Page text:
Monday, January 09, 2017

Hell is Empty - Conrad Williams

Sent to me by the Publisher in exchange for an honest review


Publisher: Titan Books

Copyright: Conrad Williams, 2016

ISBN: 978-1783295678

Format: Paperback, 295pp

Genre: Crime

Rating: 4/5

Summed up in a few words
Claustrophobia. Dysfunction. Escape. Strength. Finality.

First Impressions
I knew Conrad Williams was saving the best (or in this case 'most brutal') for last but ouch. After finishing Hell is Empty, I was relieved that the carnage was over and done with. Joel Sorrell has been dragged through a seemingly never-ending nightmare of murder, chaos and desperation. This last instalment turns the situation on its head to a certain degree, pulling Joel back into reality and putting the fury back into his search for Sarah. Stepping into CW's criminal fiction has been an striking and stimulating experience and though I look forward to checking out his other work; I need to read some happy, positive fiction first.

Book Synopsis
Private Investigator Joel Sorrell is exhausted and drinking hard, sustained only by a hopeful yet baffling note from his estranged daughter, Sarah. An SOS from an old flame whose child has been kidnapped gives him a welcomed distraction, but the investigation raises more questions than answers. Then comes the news that his greatest enemy has escaped from prison with a score to settle. With Joel's life and the remnants of his family at stake, any chance of peace depends on the silencing of his nemesis once and for all. But an unexpected obstacle stands in his way...

My Thoughts
Joel Sorrell is a mess, recovering from another near-death event and missing his opportunity to reunite with his daughter. Sorrell goes rogue, locking himself in his apartment and drinking himself into oblivion. The individuals who care for his well being have other plans and set to drag him from his pit and back into his search for Sarah (even Ian Mawker can't stand  by and watch him rot!). Overcoming his sudden on-set agoraphobia and fear that his life is constantly in danger, Sorrell regains his fire and sets out to bring Sarah home.

An old friend comes to Sorrell for help, her son has been kidnapped and the suspect is making her jump through rings to get him back. Their journey takes them all over the country and after the friend disappears suddenly Joel believes the whole venture to be a ruse; he was right about that. The sadistic murderer who killed his wife has escaped with several of his closest inmates and they waste no time hunting Sorrell down.

Hell is Empty is my favourite instalment of this series, it contains all the elements that CW has been building up throughout the trilogy; but it ramps up the unpredictability to another level. Sorrell 'rises from the ashes' with the help of those who are invested in him, and even some who aren't but can't stand by to see his flame go out. The adrenaline factor in Hell is Empty is off the hook, with violent murderers trying to end Sorrell anyway they can, from car chases and bombings to shoot outs and close quarters combat.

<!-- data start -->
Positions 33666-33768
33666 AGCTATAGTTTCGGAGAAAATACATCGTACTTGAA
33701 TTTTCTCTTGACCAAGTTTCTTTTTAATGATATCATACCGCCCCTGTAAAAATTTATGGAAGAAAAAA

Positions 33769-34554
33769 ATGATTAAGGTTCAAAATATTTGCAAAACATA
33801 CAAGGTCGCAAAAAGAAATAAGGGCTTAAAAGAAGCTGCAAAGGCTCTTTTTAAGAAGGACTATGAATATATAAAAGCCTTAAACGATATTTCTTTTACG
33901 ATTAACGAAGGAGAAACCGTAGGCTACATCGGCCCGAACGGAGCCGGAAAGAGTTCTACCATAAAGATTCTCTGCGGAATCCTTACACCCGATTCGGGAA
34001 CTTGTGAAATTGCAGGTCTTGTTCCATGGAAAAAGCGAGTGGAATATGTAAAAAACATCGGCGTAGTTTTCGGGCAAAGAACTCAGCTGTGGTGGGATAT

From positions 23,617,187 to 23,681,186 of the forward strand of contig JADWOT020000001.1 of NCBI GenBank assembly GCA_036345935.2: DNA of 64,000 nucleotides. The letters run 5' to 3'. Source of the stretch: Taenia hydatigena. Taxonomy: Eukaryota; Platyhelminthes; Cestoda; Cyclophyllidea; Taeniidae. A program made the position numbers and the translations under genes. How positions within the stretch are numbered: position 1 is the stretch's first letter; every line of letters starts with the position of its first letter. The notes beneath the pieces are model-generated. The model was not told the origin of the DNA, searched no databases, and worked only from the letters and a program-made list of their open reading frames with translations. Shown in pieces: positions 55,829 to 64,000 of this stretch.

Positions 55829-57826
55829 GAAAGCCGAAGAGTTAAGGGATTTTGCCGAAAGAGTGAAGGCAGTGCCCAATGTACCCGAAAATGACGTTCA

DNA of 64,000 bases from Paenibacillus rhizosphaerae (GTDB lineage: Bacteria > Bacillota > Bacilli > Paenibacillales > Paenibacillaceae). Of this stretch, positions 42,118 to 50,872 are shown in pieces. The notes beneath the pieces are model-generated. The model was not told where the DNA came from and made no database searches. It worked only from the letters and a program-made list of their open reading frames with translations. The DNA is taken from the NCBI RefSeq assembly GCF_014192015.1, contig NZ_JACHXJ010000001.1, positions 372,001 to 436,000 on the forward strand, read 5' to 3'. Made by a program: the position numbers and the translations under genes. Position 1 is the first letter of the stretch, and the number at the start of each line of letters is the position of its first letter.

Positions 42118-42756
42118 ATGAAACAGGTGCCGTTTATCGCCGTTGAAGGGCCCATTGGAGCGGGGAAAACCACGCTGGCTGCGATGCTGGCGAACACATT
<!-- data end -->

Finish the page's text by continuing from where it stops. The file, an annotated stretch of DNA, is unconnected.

Sorrell's sanity is again tested as his worst nightmare is out free roaming the world once more and Graeme Tann is not going to stop until Sorrell is in the ground. For the most part, Joel was much stronger both physically and mentally for duration of this book, though his conversations with his dead wife in his head are both strange and emotional. The character interaction and relationships in this series sets it apart from all the other British crime pieces I have read this year. CW is so focused on emotion, humanity and connection which pulls the reader in and encourages them to invest in JS and his search for Sarah.

For me personally, the biggest let down of this series is the 'villain in the shadows' aspect. It works so well in this book but I could have done with more interaction between Sorrell and those who want him dead so it can add some additional depth to the meaning behind the attacks. That said, Hell is Empty is brimming with Sorrell-vs-villain action throughout, with unhinged killers and even some professionals pursuing him with one goal; his painful death. My other complaint is that Graeme Tann is under-developed and I thought he had so much potential for a main villain, but overall he was not used enough in my opinion.

CW's has crafted such a merciless and engaging series and I certainly recommend it to any British/crime/noir fiction lovers. A solid, well organised and executed plot split across three absorbing novels. I can breath now that it is all over, the carnage has come to an end and I can go back to non-fiction and hide there for a while so I can recover. Hopefully CW dives back into the British crime genre again soon as I will be ready for some more unrelenting badassery very soon.

Pick up Hell is Empty here: Amazon UK/Amazon UK/Goodreads

About the Author: Conrad Williams is the author of nine novels, four novellas and a collection of short stories. One was the winner of the August Derleth award for Best Novel (British Fantasy Awards 2010) while The Unblemished won the International Horror Guild Award for Best Novel in 2007 (he beat the shortlisted Stephen King on both occasions). He won the British Fantasy Award for Best Newcomer in 1993, and another British Fantasy Award for Best Novella (The Scalding Rooms) in 2008.  His first crime novel, and the first Joel Sorrell thriller, Dust and Desire , was published in 2015, with Sonata of the Dead following in 2016. He lives in Manchester.

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